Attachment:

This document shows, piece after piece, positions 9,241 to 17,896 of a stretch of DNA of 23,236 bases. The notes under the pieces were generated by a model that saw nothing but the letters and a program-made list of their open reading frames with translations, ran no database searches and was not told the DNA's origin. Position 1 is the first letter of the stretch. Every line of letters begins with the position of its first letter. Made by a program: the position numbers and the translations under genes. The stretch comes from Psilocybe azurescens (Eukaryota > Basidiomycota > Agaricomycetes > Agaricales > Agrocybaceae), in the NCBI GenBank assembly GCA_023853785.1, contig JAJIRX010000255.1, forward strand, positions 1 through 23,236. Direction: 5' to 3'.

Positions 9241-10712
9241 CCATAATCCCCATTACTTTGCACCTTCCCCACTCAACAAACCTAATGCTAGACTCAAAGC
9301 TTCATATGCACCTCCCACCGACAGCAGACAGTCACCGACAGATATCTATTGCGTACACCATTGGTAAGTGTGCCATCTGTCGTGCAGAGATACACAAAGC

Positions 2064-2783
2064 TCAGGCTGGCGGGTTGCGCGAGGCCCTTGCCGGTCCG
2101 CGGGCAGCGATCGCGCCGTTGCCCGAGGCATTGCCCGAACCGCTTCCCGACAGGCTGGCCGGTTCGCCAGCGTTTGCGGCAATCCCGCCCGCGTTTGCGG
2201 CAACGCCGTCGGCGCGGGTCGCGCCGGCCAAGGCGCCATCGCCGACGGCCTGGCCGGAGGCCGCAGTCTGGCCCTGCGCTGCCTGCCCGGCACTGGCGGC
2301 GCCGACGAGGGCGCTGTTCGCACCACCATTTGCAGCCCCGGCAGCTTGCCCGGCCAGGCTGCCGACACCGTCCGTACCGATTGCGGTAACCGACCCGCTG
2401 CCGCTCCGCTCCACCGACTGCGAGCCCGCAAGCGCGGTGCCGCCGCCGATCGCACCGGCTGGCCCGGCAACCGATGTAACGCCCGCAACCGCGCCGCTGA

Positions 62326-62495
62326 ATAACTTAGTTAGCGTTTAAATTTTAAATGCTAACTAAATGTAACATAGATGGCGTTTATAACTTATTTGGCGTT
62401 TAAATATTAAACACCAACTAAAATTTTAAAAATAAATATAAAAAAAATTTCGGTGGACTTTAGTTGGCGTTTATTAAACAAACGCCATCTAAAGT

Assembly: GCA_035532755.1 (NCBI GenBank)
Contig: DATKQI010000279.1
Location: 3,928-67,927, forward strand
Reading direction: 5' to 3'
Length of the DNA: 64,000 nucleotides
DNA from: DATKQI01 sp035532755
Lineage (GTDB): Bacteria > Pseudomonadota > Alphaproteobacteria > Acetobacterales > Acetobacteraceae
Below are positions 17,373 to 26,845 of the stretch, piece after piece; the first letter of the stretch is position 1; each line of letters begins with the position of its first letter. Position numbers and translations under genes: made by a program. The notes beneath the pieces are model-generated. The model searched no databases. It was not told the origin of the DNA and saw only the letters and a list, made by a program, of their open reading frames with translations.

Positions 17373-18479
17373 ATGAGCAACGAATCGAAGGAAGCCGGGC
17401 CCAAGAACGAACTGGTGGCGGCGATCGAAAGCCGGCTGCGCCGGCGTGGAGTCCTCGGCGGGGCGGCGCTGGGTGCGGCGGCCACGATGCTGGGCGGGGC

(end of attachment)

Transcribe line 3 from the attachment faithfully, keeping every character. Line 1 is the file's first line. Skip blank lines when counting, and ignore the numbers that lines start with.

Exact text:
9241 CCATAATCCCCATTACTTTGCACCTTCCCCACTCAACAAACCTAATGCTAGACTCAAAGC